Sounding the Alarm in the Clayoquot Sound UNESCO Biosphere Reserve
[UPDATE: The public consultation period has now been extended to 4th July!]
The Norwegian multinational Cermaq wants to expand production via their subsidiary Mainstream Canada and encroach further into the Clayoquot Sound UNESCO Biosphere Reserve and Meares Island Tribal Park. The deadline for public submissions to the Ministry of Agriculture and Lands is tomorrow (18th June).
Bonny Glambeck of Friends of Clayoquot Sound said:
“22 fish farm sites in the Clayoquot Sound UNESCO Biosphere Reserve is more than enough! If you are a recreational or commercial fisher, eco-tourism operator, or simply concerned about the risks posed by open-net fish farms, please take the time to submit your comments before June 18. Fish farm applications have been denied before. Your letter will make a difference”.
Protestors took to the streets of Tofino on Wednesday to ask Cermaq to ‘cut the crap’ and delivered fish farm manure to the Clayoquot Biosphere Trust (after finding the DFO office closed).
Local opposition is building with Tofino Council joining Tofino Long Beach Chamber of Commerce in voting to object to the 55 hectare salmon feedlot which would add about 600,000 more farmed salmon. Over 500 people have also signed a petition "calling on the B.C. government to deny Mainstream Canada’s tenure application for a new net-cage salmon farm and to place a permanent moratorium on net-cage tenures in B.C. once and for all!".
“Any new fish farm should be taking a step in the right direction, which is moving towards closed containment, not another industrial style open fish farm,” said Tofino municipal councillor Stephen Ashton in The Westerly News.
Mainstream have attempted to woo public support by claiming that the proposed farm at Plover Point in Fortune Channel has “limited life” and “will not have an impact”. However, their PR offensive - which included mini-trade shows in Tofino and Port Alberni - is back-firing. Fisherman Jeff Mikus told The Westerly News that Mainstream’s claim that there was “limited life” under the proposed site was an “outright lie”.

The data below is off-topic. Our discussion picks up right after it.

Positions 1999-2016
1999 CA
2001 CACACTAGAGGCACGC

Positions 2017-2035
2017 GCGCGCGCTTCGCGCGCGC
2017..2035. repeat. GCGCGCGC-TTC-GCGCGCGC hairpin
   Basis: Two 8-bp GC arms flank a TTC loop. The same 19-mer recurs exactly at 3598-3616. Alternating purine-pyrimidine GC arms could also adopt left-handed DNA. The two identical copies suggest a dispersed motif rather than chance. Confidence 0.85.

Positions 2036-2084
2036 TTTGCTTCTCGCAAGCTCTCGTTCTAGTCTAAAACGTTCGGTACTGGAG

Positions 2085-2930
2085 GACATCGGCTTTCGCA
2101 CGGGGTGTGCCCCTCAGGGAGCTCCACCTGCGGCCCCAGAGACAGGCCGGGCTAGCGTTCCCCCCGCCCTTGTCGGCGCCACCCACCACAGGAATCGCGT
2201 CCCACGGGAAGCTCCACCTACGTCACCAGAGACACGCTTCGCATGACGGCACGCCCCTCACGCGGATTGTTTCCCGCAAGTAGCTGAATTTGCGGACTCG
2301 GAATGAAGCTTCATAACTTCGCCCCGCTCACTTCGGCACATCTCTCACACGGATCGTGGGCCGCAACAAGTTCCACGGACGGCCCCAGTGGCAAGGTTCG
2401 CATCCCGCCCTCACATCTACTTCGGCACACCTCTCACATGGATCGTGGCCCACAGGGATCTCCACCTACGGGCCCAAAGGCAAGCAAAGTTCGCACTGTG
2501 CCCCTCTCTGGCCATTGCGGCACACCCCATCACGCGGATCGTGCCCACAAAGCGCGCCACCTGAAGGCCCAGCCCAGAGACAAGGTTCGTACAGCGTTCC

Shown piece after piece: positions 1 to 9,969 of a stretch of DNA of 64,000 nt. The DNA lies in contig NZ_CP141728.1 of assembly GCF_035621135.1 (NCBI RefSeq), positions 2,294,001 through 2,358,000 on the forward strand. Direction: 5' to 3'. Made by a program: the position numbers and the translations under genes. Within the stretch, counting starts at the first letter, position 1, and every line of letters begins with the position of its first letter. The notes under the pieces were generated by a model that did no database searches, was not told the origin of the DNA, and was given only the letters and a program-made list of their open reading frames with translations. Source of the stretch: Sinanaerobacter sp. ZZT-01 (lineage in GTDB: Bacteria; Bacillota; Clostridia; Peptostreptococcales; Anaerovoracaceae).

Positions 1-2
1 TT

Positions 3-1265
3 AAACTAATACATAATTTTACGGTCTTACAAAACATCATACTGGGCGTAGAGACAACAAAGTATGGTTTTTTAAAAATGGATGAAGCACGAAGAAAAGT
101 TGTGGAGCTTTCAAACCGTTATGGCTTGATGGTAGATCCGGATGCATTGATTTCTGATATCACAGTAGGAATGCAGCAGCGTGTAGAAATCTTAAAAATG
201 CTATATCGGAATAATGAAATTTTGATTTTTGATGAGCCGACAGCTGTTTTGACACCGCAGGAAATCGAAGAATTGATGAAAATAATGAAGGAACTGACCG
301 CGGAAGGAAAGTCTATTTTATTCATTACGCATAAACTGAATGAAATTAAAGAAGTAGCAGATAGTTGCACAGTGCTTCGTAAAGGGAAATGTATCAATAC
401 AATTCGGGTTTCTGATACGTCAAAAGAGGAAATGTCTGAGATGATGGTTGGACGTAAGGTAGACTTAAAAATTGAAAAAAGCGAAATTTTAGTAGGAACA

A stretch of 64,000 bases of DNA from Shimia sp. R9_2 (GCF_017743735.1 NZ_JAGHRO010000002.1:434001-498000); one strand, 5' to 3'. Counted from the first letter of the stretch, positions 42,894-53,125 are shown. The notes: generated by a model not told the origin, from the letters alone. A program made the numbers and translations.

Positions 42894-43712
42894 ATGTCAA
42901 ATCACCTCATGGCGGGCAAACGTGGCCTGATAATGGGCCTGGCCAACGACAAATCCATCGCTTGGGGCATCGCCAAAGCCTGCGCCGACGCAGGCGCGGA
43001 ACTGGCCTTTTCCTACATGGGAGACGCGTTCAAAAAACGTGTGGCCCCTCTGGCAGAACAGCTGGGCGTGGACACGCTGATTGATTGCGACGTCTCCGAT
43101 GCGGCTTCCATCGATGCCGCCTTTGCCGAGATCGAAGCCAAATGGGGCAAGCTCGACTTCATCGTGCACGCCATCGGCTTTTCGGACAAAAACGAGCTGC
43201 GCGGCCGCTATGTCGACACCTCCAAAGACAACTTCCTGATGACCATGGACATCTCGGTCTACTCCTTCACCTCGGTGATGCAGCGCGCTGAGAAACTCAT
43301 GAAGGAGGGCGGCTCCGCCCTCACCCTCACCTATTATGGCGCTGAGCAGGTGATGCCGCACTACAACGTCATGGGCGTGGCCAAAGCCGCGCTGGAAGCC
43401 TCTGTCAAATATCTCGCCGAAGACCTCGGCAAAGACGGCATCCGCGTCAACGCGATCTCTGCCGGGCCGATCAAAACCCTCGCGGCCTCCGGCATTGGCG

“I can catch 20 or 30 different species of fish there,” Mikus said. “There is sea life, there is lots of it. Last year, more dungeness crab came out of that area than anywhere else in Clayoqout Sound, so it impacts all the crab fisheries.”
Salmon Are Sacred also released a new video – “Ground-truthing salmon farming in the Clayoquot Sound UNESCO Biosphere Reserve” – casting doubt on Mainstream’s claims.
Farlyn Campbell, who filmed under the proposed site at Plover Point with an underwater camera over the weekend, wrote in her objection:
“I find the information that you presented on your website and in your application to be misleading, conflicting, and possibly wrong. We found abundant life: Spot prawns, Dungeness crabs, Plumose anemones, rockfish, Eelpouts, coral, Tube dwelling anemones, coral cups, rock scallops, flounders and White sea pens. Please see video of what we saw: Life on the seafloor of the proposed salmon feedlot at Plover Point, Clayoquot Sound. Your own report says that there is 40 species at Plover Point and we saw with our camera abundant life. Why does the Mainstream website say that there is ‘limited life’ at Plover Point? Why the difference? Are you trying to mislead the public?”
Alexandra Morton wrote yesterday to the Ministry of Agriculture and Lands stating that: “The Mainstream website contains information that conflicts substantially with our own camera footage of the area...This all looks extremely bad”.
Mainstream have now ‘clarified’ the mis-information presented in their ‘Plover Point Q&A’: to read:
“Sunlight fails to penetrate much deeper than 100 feet, so there is limited non-motile (stationary) life on this section of ocean floor. (Please note: The words "non-motile (stationary)" were added to this statement for clarification)”.
Yet the damage has already been done and Mainstream's claims simply don't wash.
For more background watch a video - Clayoquot Sound: Wild Salmon in Trouble– from Damien Gillis.
And for more information on the waste impacts of salmon farms see “Shocking New Footage Reveals Devastation Beneath Salmon Farms”.